Shining for Cells

When Ashantian Smith (BA ’20) packs for her family’s upcoming trip to Hawaii, she’ll pack cute outfits, shoes and jewelry to match. She’ll also pack two different doses of hydromorphone, hydrocortisone, muscle reliever, Icy Hot and allergy medicine for the hydrocortisone. 

This is her life with Sickle Cell Disease. Doctors, friends and the media say she should not travel. She also should not drink soda, have kids and go to college. 

But Smith is on a mission with three goals: to educate the general public about Sickle Cell Disease and to live life to the fullest. Oh, and to get on the Ellen Degeneres Show. 

And in May 2020 she proved at least one of the recommendations wrong when she graduated from Nicholls State University. 

“If I do get to have kids, I want them to know, just because society says you shouldn’t, it doesn’t mean you can’t,” she says. “I would rather go and get sick, than not go at all. At least I tried.” 

What is Sickle Cell Disease? 

Sickle cell disease affects almost 300 million people worldwide, most of them Black. The disease is caused by an abnormality in the red blood cells that causes them to take on a sickle-like shape. 

There are four types of sickle cell disease. Smith has SS, or sickle cell anemia. It is characterized by painful episodes when the red blood cells cluster together and block blood from reaching organs and small blood vessels. These episodes are called crisis. Life expectancy is decreased as the disease worsens over time. Women with sickle cell anemia live to 48 years on average, about 30 years less than the average U.S. woman. Other symptoms include delayed growth, vision damage and a painful swelling in the hands or feet.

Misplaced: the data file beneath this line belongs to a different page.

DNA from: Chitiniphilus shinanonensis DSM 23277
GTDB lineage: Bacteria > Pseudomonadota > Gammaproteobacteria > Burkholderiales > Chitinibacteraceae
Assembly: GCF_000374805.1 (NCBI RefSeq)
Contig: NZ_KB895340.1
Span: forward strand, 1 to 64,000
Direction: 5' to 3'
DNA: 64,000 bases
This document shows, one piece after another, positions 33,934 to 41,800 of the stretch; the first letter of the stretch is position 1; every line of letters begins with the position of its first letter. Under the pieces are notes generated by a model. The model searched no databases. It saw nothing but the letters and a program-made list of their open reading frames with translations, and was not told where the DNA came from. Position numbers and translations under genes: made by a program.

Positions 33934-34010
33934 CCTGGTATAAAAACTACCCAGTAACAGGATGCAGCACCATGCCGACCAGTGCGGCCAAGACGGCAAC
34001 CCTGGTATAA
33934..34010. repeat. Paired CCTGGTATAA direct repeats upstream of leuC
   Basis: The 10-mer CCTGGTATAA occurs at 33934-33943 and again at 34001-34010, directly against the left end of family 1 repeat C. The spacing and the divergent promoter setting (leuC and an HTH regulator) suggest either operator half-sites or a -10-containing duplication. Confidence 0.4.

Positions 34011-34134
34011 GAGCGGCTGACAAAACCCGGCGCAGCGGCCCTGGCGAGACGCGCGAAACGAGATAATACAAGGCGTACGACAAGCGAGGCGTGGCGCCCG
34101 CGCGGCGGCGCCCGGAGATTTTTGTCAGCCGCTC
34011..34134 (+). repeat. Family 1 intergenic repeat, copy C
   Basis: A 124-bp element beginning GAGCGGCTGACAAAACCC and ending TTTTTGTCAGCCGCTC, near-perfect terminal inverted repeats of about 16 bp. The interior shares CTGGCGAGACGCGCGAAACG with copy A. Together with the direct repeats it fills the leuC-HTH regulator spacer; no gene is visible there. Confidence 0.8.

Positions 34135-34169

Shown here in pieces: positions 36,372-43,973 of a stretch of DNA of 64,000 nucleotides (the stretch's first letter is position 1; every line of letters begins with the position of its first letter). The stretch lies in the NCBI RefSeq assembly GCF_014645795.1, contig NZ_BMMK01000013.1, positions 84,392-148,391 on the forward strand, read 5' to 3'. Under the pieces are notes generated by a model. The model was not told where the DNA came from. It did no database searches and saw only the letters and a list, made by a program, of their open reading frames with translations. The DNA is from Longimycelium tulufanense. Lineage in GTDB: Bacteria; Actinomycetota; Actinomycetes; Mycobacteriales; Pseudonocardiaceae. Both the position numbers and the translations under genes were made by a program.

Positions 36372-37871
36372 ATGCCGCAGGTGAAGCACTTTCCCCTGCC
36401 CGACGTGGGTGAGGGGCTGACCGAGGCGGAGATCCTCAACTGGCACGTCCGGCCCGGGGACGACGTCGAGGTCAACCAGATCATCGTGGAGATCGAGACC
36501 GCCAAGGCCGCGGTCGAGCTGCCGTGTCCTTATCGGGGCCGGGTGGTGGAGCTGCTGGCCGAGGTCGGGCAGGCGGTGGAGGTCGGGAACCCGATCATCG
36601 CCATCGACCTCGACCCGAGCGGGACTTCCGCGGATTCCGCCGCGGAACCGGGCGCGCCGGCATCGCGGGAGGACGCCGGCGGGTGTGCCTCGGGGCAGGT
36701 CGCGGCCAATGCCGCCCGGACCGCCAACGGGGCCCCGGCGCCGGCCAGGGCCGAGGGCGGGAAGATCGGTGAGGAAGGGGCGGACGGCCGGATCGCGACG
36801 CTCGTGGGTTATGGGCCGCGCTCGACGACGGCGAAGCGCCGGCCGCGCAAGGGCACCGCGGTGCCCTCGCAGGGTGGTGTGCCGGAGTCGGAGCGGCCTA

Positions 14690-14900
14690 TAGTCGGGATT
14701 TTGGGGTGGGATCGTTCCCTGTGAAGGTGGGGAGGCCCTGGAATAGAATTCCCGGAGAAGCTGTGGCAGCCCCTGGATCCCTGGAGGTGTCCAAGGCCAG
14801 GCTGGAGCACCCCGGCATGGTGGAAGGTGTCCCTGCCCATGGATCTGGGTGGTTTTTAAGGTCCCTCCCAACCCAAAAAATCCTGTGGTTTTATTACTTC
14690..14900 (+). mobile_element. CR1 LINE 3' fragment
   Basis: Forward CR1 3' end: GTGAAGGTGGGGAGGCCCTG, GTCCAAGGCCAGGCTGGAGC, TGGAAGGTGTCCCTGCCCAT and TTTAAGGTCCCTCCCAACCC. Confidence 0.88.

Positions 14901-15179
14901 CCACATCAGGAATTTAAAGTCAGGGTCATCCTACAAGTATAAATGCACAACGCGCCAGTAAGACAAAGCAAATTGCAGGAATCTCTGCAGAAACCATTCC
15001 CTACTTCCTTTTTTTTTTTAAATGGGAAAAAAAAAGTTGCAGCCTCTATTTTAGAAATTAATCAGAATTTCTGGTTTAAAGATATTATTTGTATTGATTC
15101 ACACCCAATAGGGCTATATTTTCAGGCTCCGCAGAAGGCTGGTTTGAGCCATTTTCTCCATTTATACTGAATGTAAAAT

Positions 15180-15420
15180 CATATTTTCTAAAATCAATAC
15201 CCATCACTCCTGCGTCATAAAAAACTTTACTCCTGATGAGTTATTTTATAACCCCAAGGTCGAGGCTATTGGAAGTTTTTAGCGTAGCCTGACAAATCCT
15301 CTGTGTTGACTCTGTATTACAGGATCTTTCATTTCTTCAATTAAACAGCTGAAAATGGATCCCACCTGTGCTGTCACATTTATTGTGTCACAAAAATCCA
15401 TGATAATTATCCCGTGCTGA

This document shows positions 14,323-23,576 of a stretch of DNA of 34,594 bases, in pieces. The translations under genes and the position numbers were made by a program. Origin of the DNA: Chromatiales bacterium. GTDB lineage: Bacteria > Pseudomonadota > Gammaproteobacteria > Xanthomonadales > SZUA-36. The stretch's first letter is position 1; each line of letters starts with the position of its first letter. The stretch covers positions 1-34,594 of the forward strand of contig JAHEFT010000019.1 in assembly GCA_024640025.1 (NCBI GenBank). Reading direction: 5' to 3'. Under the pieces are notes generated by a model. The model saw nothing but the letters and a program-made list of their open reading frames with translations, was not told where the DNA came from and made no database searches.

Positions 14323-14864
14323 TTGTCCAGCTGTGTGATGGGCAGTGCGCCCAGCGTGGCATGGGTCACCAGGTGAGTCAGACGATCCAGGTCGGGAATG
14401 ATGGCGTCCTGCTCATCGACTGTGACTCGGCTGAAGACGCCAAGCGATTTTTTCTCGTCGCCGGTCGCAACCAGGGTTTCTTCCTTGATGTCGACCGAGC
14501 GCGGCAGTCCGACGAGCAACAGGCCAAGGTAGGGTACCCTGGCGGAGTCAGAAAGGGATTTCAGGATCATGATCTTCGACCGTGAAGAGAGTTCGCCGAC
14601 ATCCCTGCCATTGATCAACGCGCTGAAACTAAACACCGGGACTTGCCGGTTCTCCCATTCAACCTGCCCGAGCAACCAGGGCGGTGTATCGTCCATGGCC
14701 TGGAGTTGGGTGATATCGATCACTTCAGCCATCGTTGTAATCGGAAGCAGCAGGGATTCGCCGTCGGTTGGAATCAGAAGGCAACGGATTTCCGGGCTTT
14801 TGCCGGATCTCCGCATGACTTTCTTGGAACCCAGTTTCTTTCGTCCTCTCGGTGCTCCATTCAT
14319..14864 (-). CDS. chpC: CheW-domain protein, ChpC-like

“It’s a sharp, throbbing pain. I always get chest pains. It feels like somebody is sitting on my chest,” she says. “I don’t know how to describe it other than it’s just a pain you don’t want to have.”

Crisis are spontaneous. Smith missed homecoming week when one struck on her way home from the Ochsner Medical Center in Kenner, where she works as a phlebotomist. 

“They don’t make appointments. They come whenever they want,” she says. “I wish they could just work with me on my schedule, so we could plan them out in advance.” 

Living with Sickle Cell Disease

Traveling is a family tradition. Mother Sharone Smith-McPherson (BGS ’99, MEd ’05) wanted her children to experience different states and cultures. Despite the doctor’s recommendations, that passion has passed down to Ashantian. She has flown to places such as the Dominican Republic and Los Angeles. But will isn’t always enough. A crisis once canceled a trip to Florida.

“One day she told me, ‘Mama, you only live once and I want to experience the world,’” she says. “We know she has a limit on her life. We know she has an expiration date. We want her to experience life to the fullest and experience everything she can.”

Travel isn’t the only area of life where her mother has influenced her. As she has progressed in school, her mom has always encouraged her to prioritize her school work, even when she’s been in the hospital. Ashantian chose to attend Nicholls because that’s where her mom went.

“I wanted to be like mom. I want to be a second-generation graduate,” she says. “My mom is my backbone. I have so much support and that feels good.”

But as the disease progresses, it can make it difficult to graduate high school, let alone college. According to the American Society of Hematology, high school students with Sickle Cell Disease graduate high school at a rate of 71 percent, well below the nationwide average of 85 percent. In Ashantian’s case, the amount of time she spent away from the classroom took away her ability to earn the TOPS scholarship.